Just over a month ago, I left for my sister’s home in southern Utah. It was there that I finally confronted the fact that The Husband had lied to me. And not for the first time. I didn’t understand it. I was confused, hurt, angry… and desperately hoping I had misunderstood something. Surely this couldn’t be happening again.
On the day I returned home, I left him. I thought a divorce was inevitable. My faith in him was gone. I didn’t believe it wouldn’t happen again. I spent a couple nights at my dad’s, completely devastated. I asked my sister to come spend the night with me, to distract me… and then I proceeded to sit there and cry and tried not to let her see it.
But it was at my dad’s that I realized I’d never be able to live with myself if I didn’t try. The thing about lying is… it’s not so cut and dry. At least, not to me. If he had hit me, had an affair… I would’ve been out the door in no time flat. Those are some serious deal-breakers. But lying… I couldn’t wrap my head around it. Was he acting out in unhappiness? Was he trying to fulfill something that he wasn’t getting from me? No, those things don’t excuse the action, but I couldn’t help wondering if our relationship… our marriage… was salvageable. I had to know for sure before I could walk out on a man I had vowed to be with forever.
As I’m sure anyone can imagine, life was not the same when I went home. The first week was awful. It was like I was living with a stranger and I didn’t want to do or say anything that might scare him away. We were both walking on egg shells and I hated it. But I couldn’t figure out how to get us back on even ground. All I could do was show him, over time, that things could be different, that we could make this work.
On Friday, not quite a week after returning home, I suggested we go out. Maybe a night out, some cocktails, a little fun and we’d start to remember that we actually like each other. Turns out that what I thought would be a good time turned into an ambush. I went with the intention of eating, drinking, laughing, having a good time… he went with the intention of flogging me for my sins. I was shocked to hear that he was still so unsure of our relationship and whether or not he wanted to be a part of it.
As much as I wanted to stand up, toss my beer in his face, and say fuck this… there was a bigger part of me that knew we just needed time. It was an interesting evening, to say the least. When he stood up for us to leave, I told him I wasn’t going home. I didn’t want to go home. I didn’t want to watch TV, alone, in our bedroom while he stayed in the den. So, he suggested another bar.
I would regret the margaritas the next day, but certainly not the evening itself because it turned out that we had a good time. Yes, it took a number of cocktails to get us there, but it was fun nonetheless. And I felt more hopeful about our relationship than ever. (Thank you, Mr. Cuervo.)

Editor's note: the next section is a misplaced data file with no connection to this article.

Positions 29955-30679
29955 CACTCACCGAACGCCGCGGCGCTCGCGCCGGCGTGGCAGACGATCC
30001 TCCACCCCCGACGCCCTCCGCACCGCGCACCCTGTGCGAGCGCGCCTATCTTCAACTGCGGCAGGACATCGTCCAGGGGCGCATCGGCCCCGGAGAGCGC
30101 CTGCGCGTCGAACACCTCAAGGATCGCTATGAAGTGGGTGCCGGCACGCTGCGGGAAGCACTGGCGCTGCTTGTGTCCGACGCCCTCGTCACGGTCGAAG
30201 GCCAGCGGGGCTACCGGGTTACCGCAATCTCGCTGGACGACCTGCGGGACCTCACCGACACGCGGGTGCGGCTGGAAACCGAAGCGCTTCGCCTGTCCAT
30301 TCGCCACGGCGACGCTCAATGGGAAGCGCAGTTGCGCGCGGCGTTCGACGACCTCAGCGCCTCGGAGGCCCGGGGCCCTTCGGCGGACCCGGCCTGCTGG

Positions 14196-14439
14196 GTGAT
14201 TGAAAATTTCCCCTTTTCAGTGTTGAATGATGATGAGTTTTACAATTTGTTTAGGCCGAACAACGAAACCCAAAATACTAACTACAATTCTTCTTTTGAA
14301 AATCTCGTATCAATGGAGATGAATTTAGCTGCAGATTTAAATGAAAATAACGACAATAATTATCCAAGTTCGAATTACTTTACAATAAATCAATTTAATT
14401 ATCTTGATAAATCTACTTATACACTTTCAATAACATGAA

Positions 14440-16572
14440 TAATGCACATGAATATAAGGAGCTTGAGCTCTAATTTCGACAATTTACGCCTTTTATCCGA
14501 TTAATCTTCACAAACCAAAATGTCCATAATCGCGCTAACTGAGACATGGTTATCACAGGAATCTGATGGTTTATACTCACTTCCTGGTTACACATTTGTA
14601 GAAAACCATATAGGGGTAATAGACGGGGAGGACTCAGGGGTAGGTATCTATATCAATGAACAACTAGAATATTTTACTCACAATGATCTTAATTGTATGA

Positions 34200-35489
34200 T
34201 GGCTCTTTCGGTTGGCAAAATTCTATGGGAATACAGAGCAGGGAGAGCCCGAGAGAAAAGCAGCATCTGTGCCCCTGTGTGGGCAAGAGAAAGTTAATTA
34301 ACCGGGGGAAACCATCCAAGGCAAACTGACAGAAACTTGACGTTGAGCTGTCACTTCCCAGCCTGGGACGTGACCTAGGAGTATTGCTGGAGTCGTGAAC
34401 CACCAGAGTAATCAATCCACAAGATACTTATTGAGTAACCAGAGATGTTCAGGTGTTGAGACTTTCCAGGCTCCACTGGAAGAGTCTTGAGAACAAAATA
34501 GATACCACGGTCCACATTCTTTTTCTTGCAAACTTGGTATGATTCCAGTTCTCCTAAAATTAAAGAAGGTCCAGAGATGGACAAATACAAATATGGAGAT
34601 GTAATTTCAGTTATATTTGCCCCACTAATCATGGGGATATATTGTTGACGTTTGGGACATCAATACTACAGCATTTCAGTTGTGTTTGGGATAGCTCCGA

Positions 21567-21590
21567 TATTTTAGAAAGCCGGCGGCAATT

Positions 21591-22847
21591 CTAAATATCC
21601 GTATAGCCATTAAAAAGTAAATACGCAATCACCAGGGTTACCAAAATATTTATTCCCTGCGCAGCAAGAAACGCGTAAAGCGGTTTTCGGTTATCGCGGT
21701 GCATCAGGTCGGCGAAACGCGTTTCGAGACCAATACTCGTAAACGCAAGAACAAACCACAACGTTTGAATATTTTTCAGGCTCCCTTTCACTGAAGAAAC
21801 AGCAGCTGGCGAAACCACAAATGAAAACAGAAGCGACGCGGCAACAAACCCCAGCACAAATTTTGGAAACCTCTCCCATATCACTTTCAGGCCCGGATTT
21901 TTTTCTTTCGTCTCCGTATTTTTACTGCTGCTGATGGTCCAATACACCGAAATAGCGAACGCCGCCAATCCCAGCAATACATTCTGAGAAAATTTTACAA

The next week was both wonderful and awful. I was trying to be more involved in his life, trying to include myself in the activities that were important to him… but there were a couple of nights when that heavy blanket of depression came over me and all I could do was lie there and wallow in it. I couldn’t shake the hurt I still felt when I thought about the lies and the lack of trust I now held for him. Despite my best intentions, our marriage was dangling by a thread and I didn’t know how long I could continue to put in the effort when that effort wasn’t reciprocated.
I knew he was leaving before he told me. As soon as he woke up that Sunday morning, with my heart thudding in my chest, I asked him and waited for the worst. I felt a surprising wave of relief when he said he needed a week away to clear his head and think about what he wanted. Maybe it was that he was only leaving for a week that made me feel better. The separation didn’t feel permanent.
Until he left. As I watched him begin to pack, the anger came. His decision to leave was so incredibly unfair. I felt like I was being punished, but hadn’t done anything wrong. And he expected me to just sit there and wait for him to decide what was best. I wanted to kill him. I wanted to tell him not to bother packing, I’d leave. It was obviously over.
You know what happens next. A week alone, depression, anger, hope… trying to stop myself from hoping… tears.
We finally saw each other on Saturday. We met at Starbucks, our usual place for difficult conversations, decision-making, card-playing, and warm summer mornings. He took a seat next to me and asked how I was, but I didn’t want to chat and I didn’t want to exchange pleasantries… I just sat and waited. And when he said he didn’t want to lose me, I felt afraid.
Could we possibly make it through everything we had experienced in the last month? With so little trust and so many insecurities, I briefly wondered if staying together was the right decision for either of us.
But love and five years of marriage is a powerful thing. Looking at him… as worried as I was, as hurt as I had been… I knew this was the man I was still in love with. This is the life I wanted.
It’s been three days since he came back home and, although I realize we have a lot of freaking hard work to do, it feels good. It feels right. The awkwardness of a couple weeks ago is gone. That stranger I was living with has moved on. And I’m happy.